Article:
Batteries not included.
Batteries not included.

Gameplay: 1.5 Points

Where do I begin? Let’s tackle the obvious one first – one ship to rule them all. Yes, you do have one ship under your direct command. It’s called the Albion Skunk, and like I said before it’s more or less a faster M6. It’s fast enough that you won’t get bored flying around in it, but hardy enough to make fighting in it not so suicidal. People have complained about this feature since it was announced, but let’s be honest – piloting capital ships in X3 was boring because they were ridiculously slow and all the weapons more or less had to be automatically manned. Piloting fighters was fun but they were incredibly fragile, and death was only a missile away in some cases, ending your game. With that in mind, most people were flying freighters or M6 ships on a regular basis, and the Skunk should fill that role… except it can’t trade. What, what? I’m serious – no trading. But we’ll get to that. The new addition are Drones, which are either AI controlled or can be controlled by you. Drones are recovered unless they are destroyed, and effectively fill the role of the old fighters. They’re smaller than your ship and zip around within a limited (but still generous, we’re talking several kilometres) range, carrying out particular tasks. This at least lets you play fighter pilot without the risk of ending your game prematurely simply because you wanted to get into dogfighting – drone gets destroyed, oh well you’ve just wasted a bunch of credits, keep playing. I don’t know how effective they are in practice, but they’re fun enough to play with. Yes, there are plenty of people bitching that the game doesn’t let you pilot the big, lumbering cap ship that takes 5 minutes just to turn 180 degrees, but to those people I say this: you’ve known about this since it was first announced. It was never going to change. The game has gone in a different direction, so complaining about it is missing the point. Go back to X3.

Look at the size of that thing!
Look at the size of that thing!

With that said though the shift hasn’t been smooth. Firstly to do any sort of trading, you need a freighter. The Skunk can’t trade. Why? I don’t know. Since trading is still the principle way to make money, you’ve got to have a freighter. Freighters, being lumbering capital class ships now, take forever to get anywhere. To get that ship up and running you’ll need to staff it with at least a Captain, which you find hanging around on stations. This means you land, get out of the ship, and go hunt them down and hire them. While is adds to immersion, and is actually something I’ve kind of wanted since Freelancer’s station rooms showing your character standing around in a bar or whatever, it just gets in the way. You wander all over the station, find out nobody there can help you, and you’ve just wasted 5 minutes to accomplish nothing. That’s not fun. Back to trading. To trade, you’ll need to have freighter as part of your squad, meaning it’ll follow you around like a slow, lumbering puppy that lags so far behind that you’ll forget about it. Then you fly around a station and look for a trading opportunity. You hail them, enter into an even more confusing trading UI, then complete the transaction. Sometime in the far off future, your freighter will turn up and accept the goods. Repeat the procedure to sell. You can queue up trading jobs, but there’s no way (that I know of at least) to access that queue or even see what the ship itself is doing – it just says “Following Albion Skunk” whether it’s doing its trade run or not. It’s complete bullshit and it’s not even remotely an improvement on the old system.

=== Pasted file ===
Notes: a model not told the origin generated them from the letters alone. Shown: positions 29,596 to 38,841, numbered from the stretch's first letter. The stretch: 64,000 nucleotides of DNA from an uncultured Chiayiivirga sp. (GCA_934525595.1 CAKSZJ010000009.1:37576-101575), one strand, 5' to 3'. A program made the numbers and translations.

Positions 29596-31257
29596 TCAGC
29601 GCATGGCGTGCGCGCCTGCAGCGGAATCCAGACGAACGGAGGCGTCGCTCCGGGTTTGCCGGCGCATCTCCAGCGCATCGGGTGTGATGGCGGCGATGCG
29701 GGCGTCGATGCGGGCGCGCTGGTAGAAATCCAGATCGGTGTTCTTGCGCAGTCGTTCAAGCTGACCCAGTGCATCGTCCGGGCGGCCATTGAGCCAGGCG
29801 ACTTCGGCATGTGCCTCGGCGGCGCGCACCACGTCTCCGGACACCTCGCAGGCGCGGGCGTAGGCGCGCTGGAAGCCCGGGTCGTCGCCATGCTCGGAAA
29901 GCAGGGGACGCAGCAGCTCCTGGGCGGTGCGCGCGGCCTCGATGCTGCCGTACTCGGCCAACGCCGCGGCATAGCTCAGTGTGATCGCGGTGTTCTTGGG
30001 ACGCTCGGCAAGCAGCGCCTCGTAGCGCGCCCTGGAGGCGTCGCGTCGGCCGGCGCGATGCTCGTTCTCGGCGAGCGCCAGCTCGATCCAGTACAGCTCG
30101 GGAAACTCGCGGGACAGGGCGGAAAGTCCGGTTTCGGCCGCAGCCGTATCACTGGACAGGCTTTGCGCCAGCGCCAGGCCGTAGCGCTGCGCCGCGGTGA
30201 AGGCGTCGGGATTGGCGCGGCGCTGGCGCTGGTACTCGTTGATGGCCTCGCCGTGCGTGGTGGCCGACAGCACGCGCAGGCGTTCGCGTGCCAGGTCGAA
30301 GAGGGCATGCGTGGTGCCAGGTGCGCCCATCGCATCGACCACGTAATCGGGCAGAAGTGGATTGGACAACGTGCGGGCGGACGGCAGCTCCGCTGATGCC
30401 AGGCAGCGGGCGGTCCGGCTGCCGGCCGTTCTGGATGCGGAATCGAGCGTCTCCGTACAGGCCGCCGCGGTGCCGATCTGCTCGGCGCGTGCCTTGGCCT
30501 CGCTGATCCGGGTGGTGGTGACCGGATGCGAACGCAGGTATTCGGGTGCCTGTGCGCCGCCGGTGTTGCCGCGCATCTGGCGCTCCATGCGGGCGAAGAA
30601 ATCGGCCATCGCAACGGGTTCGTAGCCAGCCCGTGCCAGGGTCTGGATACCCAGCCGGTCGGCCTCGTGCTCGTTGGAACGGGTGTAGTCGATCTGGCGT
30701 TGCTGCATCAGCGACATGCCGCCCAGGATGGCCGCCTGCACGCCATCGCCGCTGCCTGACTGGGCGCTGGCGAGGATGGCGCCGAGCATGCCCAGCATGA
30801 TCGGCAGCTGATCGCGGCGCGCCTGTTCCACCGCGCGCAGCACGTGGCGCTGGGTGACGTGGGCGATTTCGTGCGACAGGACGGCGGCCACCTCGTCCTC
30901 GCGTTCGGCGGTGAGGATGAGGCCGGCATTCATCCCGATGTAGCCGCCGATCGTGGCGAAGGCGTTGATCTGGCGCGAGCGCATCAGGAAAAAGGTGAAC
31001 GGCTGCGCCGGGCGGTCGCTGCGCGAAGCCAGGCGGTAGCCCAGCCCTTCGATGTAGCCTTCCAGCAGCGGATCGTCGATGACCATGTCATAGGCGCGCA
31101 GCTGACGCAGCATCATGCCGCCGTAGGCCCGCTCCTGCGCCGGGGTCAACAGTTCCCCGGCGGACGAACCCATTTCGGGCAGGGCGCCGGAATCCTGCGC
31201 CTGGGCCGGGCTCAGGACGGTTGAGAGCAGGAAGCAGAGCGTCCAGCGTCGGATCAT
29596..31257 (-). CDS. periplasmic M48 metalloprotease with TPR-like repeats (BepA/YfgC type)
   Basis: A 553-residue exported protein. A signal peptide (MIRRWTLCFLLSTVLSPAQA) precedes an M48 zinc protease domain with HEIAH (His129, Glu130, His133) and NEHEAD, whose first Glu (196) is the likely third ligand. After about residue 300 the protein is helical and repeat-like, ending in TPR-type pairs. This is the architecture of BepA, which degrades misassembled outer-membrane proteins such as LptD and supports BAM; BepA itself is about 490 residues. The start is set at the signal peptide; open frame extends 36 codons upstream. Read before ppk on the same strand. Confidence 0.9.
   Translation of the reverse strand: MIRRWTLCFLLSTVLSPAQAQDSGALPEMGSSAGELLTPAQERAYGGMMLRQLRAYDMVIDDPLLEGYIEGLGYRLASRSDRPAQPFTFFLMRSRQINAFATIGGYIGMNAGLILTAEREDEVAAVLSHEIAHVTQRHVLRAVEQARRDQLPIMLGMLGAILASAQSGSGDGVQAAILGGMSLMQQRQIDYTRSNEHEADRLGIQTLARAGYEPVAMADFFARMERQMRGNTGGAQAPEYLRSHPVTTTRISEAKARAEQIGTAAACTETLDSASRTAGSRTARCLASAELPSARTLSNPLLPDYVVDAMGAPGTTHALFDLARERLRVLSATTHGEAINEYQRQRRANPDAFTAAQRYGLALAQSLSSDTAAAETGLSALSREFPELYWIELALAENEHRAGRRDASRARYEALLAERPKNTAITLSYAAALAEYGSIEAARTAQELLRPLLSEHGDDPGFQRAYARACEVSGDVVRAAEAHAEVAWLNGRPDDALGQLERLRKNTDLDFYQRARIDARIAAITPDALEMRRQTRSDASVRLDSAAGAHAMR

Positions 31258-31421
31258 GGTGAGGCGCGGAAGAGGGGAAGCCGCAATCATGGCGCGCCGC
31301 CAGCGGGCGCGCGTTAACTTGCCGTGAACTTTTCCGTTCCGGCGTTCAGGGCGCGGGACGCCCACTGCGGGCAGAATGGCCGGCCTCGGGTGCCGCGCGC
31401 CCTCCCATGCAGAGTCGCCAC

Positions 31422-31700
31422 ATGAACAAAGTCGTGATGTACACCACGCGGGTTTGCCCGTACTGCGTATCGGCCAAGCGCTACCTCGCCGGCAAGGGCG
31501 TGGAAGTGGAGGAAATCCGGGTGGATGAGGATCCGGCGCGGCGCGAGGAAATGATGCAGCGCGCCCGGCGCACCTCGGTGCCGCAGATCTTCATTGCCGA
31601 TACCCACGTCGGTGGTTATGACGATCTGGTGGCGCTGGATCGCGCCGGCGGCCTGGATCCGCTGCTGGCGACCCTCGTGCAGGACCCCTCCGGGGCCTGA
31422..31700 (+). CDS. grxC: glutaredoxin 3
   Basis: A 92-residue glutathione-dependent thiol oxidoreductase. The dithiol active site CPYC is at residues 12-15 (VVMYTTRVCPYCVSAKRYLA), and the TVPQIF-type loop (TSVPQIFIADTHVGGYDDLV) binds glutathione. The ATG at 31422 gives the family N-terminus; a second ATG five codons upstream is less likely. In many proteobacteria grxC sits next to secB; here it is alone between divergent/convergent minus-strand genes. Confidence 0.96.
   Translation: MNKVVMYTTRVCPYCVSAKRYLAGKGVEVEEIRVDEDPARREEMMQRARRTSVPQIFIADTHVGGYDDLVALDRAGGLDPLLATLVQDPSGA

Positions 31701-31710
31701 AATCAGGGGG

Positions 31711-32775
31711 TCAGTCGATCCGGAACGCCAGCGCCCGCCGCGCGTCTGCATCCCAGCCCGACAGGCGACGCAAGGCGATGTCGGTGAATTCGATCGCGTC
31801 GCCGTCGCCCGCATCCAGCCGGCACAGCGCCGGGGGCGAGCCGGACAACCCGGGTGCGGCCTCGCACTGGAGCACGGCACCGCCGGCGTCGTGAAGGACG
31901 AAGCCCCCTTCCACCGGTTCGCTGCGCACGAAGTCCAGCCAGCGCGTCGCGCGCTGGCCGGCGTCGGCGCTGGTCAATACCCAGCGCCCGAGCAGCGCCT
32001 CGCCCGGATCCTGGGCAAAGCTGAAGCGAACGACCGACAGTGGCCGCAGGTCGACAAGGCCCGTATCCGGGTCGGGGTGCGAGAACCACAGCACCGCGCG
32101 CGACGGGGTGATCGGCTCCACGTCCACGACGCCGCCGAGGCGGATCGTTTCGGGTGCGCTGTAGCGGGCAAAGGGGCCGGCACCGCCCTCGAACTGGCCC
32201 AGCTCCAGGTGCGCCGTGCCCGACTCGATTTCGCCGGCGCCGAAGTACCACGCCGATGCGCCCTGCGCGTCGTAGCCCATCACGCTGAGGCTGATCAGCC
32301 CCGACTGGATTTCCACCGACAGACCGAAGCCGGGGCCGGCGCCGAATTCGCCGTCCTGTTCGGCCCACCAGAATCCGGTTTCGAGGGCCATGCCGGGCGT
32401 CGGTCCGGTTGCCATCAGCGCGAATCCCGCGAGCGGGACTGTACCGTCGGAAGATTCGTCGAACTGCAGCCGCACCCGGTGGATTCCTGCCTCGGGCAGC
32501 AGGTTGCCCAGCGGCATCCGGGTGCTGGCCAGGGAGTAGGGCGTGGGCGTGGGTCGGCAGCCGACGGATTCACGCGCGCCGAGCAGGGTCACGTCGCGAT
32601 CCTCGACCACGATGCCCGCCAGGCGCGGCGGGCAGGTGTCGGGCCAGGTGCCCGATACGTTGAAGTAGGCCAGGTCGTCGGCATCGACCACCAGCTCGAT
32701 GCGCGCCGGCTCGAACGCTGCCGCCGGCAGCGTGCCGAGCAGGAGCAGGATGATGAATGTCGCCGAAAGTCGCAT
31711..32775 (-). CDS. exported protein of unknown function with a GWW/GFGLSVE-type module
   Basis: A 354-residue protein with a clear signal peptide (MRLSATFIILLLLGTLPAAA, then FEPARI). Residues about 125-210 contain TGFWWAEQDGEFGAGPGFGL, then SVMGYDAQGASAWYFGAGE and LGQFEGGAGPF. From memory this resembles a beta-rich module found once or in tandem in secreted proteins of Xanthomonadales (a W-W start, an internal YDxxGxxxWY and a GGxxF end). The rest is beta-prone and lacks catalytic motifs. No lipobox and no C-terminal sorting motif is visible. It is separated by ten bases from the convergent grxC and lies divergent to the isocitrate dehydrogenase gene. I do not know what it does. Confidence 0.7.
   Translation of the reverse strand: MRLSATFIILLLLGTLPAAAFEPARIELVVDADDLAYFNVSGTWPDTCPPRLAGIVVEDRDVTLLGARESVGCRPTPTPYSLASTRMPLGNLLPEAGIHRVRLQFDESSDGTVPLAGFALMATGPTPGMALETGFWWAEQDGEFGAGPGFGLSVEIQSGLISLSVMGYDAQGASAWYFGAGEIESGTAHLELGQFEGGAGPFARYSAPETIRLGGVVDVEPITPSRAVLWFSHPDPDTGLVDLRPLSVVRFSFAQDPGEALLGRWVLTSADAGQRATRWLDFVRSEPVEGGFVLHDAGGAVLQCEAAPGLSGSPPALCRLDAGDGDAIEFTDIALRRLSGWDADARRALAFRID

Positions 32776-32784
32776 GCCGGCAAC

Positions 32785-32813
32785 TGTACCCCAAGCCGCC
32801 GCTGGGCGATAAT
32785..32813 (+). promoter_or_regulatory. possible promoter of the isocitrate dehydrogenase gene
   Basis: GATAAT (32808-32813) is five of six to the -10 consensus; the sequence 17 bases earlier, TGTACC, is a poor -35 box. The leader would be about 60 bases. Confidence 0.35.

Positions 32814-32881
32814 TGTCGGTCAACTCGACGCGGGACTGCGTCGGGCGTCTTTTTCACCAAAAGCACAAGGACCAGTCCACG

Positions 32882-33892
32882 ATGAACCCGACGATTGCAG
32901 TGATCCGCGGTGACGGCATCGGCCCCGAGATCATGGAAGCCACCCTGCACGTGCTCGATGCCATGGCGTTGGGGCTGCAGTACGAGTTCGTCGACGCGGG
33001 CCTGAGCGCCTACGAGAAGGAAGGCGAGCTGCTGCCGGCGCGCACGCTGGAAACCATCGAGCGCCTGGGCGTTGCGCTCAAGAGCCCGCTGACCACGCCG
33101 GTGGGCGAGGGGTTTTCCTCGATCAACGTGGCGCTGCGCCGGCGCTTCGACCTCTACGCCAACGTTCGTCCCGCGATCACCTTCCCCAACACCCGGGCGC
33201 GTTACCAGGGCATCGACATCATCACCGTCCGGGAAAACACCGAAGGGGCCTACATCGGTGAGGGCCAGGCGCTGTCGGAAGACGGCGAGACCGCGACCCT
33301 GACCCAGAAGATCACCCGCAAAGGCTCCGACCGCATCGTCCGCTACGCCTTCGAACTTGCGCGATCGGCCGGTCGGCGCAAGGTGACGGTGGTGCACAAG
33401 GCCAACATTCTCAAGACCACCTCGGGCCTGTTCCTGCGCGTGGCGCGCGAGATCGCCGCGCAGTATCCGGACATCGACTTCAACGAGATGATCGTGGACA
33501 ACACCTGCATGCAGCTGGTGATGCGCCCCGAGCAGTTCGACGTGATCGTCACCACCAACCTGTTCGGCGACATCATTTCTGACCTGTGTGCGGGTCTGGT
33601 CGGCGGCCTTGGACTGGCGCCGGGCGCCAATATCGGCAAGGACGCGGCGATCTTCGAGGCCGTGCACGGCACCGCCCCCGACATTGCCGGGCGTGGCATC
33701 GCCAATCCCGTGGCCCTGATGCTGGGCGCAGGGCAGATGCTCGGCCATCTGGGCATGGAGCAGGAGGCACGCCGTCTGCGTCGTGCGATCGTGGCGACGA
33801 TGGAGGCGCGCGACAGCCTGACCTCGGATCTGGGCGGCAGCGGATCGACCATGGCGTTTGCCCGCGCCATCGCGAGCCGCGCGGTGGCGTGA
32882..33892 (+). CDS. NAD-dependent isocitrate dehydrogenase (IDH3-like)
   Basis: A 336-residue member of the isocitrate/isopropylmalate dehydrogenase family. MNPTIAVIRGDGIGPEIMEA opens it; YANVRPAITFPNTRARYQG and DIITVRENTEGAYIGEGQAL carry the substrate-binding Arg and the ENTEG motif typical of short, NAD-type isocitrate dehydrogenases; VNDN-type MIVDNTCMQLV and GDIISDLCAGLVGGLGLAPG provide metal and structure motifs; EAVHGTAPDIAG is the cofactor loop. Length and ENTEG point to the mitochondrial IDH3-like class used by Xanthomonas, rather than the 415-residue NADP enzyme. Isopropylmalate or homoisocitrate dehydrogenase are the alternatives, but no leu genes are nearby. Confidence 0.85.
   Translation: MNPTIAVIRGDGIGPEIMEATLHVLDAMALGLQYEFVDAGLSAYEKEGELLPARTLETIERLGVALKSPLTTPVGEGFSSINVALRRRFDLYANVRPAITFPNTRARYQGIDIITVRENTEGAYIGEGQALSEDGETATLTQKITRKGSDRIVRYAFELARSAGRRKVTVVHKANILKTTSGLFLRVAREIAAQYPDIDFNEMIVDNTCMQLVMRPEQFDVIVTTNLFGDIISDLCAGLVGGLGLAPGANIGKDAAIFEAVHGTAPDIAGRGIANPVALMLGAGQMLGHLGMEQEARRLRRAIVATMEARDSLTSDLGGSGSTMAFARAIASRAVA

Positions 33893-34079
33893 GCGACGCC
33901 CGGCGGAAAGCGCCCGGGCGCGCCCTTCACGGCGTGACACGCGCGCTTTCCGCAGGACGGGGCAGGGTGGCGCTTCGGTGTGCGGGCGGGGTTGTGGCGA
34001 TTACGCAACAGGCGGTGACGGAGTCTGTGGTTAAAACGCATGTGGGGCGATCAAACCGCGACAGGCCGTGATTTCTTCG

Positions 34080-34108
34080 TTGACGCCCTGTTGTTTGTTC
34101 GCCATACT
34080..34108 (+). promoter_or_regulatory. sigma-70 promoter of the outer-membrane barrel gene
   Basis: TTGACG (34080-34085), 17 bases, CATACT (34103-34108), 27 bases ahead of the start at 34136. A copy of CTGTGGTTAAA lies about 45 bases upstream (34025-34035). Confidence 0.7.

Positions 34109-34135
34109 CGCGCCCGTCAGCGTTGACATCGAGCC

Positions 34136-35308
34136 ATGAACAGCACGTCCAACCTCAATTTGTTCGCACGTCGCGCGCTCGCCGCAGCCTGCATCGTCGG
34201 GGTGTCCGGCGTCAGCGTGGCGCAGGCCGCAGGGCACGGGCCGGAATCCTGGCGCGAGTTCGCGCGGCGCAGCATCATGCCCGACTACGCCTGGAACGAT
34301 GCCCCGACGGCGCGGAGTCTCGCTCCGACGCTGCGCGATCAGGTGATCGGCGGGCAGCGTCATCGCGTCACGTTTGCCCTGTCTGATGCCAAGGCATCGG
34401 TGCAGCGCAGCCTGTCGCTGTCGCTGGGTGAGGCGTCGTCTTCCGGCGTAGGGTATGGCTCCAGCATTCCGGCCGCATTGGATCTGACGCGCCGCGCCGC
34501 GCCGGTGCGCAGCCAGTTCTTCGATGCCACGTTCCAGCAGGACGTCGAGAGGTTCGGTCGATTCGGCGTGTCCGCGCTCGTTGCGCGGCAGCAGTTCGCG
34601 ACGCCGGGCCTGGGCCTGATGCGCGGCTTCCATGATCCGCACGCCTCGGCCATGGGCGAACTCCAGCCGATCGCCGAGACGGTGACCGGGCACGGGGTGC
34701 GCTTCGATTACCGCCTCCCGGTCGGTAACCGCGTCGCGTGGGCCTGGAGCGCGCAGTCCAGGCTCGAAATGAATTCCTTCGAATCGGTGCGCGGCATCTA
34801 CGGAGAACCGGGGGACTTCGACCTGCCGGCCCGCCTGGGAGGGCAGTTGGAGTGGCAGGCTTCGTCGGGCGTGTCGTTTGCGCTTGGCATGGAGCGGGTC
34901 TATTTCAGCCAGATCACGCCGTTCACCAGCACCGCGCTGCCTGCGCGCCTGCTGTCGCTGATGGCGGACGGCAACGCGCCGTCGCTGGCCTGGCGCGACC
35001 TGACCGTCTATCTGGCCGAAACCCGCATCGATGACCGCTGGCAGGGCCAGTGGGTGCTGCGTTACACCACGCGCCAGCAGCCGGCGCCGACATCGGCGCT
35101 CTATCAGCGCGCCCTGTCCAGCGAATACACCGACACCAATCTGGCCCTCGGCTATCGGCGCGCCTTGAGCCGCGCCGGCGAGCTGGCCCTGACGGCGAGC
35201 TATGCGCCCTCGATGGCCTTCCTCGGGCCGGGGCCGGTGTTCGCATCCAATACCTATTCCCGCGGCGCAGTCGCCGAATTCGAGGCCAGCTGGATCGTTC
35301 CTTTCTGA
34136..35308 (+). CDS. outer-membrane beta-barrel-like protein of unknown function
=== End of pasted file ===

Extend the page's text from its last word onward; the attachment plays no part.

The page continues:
Stations are pretty detailed.
Stations are pretty detailed.

To their credit, they’ve gotten rid of the old nested menu system, though they’ve swapped it for a new system which still fundamentally relies on nested menus. The only reason it works better (in most cases) is because a lot of options have been removed (since they’re effectively useless). It results in a problem though – information is now not just hard to find, it’s practically non-existent. How do I find out what my ships are doing when they’re in my squad? Why do I have to have my freighters in my squad just to trade? What orders can I give to my ships? I don’t know the answers to these questions. The manual doesn’t tell me. The in-game tutorials occasionally give instructions that don’t correspond to in-game actions. Half the time I’m not sure how to accomplish what I want to do, I just flounder around hoping to find the option I want. The UI is different, and it’s faster by virtue of having less options, but damn it I still don’t know how to work it! Ironically I’ve had more success with the Xbox 360 gamepad than I have with the keyboard and mouse – at least there are less things to accidentally press. The lack of command options still confuses me quite a bit. You give orders to the captain of your ship, but damned if I really understand what’s going on. It’s the sort of thing that requires an enterprising gamer to write a tutorial for – because Egosoft sure as shit aren’t going to tell you what’s going on!

Alright this scanning game is bullshit.
Alright this scanning game is bullshit.